1. Titan isn’t a “planet” only because it’s a “moon”; If it were independently orbiting the Sun it would deserve the designation, it’s more than twice the diameter of Pluto.

      But you don’t get to be a “planet” if you’re orbiting around a much larger “planet”.

      1. Why not?

        The obvious and natural classification system would be to ignore orbits entirely. Anything big enough that it underwent fusion is a star, whatever it orbits. Anything too small to undergo fusion but big enough that it winds up in hydrostatic equilibrium due to gravity (that is, anything big enough to make itself round under its own gravity) is a planet, whatever it orbits. Anything too small to be a planet is an asteroid, whatever it orbits (or a meteoroid or micrometeoroid as you get smaller).

        Then, usefully enough, we can clean up the definition of “moon” by using the original Moon as our example — a moon is a planet orbiting another planet. So Earth has a moon, Mars does not (it has satellite asteroids), Jupiter has four (and a bunch of satellite asteroids), Saturn has seven, Uranus has five, Neptune has one. Pluto has none because Charon doesn’t orbit it, but a mutual barycenter outside Pluto’s surface. And you can call a non-moon planet a major planet or something if you need to distinguish.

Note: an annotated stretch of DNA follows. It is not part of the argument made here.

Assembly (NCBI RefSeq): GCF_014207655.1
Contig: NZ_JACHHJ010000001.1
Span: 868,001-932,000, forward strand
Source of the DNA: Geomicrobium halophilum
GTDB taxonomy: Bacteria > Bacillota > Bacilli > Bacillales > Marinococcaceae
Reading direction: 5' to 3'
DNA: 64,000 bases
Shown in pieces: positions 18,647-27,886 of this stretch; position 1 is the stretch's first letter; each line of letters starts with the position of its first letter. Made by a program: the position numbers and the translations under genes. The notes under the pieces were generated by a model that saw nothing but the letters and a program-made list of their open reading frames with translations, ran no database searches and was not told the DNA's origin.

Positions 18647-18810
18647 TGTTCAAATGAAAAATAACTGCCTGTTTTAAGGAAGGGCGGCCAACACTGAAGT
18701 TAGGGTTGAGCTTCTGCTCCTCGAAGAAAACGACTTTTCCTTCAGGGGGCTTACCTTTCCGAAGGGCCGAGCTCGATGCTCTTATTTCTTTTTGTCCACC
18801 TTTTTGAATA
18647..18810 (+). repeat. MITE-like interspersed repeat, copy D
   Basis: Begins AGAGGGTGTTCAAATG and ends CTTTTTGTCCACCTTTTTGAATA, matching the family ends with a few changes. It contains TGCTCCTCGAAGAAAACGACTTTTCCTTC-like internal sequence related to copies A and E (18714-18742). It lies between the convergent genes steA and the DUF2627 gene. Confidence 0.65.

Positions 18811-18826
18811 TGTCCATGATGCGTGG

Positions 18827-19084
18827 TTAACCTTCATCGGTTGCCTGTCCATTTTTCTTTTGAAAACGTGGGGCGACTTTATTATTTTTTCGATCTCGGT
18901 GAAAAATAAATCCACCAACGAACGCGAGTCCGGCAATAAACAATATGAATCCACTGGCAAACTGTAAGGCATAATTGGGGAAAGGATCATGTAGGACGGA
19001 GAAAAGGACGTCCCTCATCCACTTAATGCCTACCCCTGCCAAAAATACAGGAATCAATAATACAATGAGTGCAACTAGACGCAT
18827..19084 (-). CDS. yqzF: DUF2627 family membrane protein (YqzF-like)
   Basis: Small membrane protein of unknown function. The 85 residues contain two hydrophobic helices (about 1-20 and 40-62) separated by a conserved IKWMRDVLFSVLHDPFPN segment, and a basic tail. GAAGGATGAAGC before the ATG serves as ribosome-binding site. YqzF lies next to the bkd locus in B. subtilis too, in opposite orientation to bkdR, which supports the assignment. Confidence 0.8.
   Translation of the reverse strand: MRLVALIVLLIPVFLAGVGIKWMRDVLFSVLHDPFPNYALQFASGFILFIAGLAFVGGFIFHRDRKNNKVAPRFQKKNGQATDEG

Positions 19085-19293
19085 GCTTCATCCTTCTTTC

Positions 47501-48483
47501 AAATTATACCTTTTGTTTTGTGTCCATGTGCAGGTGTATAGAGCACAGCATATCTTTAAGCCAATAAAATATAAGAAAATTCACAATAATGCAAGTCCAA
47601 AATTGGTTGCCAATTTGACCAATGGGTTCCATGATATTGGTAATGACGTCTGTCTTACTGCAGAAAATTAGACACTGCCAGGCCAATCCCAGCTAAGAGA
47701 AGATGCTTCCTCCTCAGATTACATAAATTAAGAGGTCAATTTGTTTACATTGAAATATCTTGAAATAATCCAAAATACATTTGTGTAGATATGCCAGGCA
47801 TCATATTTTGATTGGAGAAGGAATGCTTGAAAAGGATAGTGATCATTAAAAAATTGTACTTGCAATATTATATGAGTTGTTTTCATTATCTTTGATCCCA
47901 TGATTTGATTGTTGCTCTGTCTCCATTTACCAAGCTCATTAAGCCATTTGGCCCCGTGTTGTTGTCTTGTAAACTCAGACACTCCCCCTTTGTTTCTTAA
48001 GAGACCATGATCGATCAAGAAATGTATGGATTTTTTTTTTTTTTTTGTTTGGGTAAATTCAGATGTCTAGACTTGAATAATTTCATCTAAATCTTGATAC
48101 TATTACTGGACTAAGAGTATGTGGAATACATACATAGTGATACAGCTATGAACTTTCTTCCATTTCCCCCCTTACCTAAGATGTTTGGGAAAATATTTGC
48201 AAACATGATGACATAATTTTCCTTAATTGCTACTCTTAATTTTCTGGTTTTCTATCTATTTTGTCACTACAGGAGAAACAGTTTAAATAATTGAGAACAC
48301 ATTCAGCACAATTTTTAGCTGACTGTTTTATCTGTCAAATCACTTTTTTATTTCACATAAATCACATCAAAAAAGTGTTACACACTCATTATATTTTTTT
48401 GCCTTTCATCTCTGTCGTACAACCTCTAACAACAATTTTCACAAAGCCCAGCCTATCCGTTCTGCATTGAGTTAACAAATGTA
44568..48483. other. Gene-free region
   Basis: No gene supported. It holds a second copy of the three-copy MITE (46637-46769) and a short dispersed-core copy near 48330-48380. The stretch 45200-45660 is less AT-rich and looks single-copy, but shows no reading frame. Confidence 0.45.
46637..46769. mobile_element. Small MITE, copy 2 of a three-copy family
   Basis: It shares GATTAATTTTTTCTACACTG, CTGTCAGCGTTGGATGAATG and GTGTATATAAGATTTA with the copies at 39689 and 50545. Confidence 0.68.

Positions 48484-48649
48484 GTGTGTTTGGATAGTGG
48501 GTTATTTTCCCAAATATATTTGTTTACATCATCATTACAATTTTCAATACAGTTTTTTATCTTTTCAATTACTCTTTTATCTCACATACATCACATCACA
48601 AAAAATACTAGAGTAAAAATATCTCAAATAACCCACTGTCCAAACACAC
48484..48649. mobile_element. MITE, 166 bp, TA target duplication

1. Yup. And your definition is more logical than one that includes the 8 planets plus Pluto.

        2. So Pluto gets promoted from dwarf planet to major planet, and Charon gets promoted from “satellite of dwarf planet” to – major planet?

          Just guessing Rev: Are you related to Jim Christy, or do you have a grandfather named Percival?-)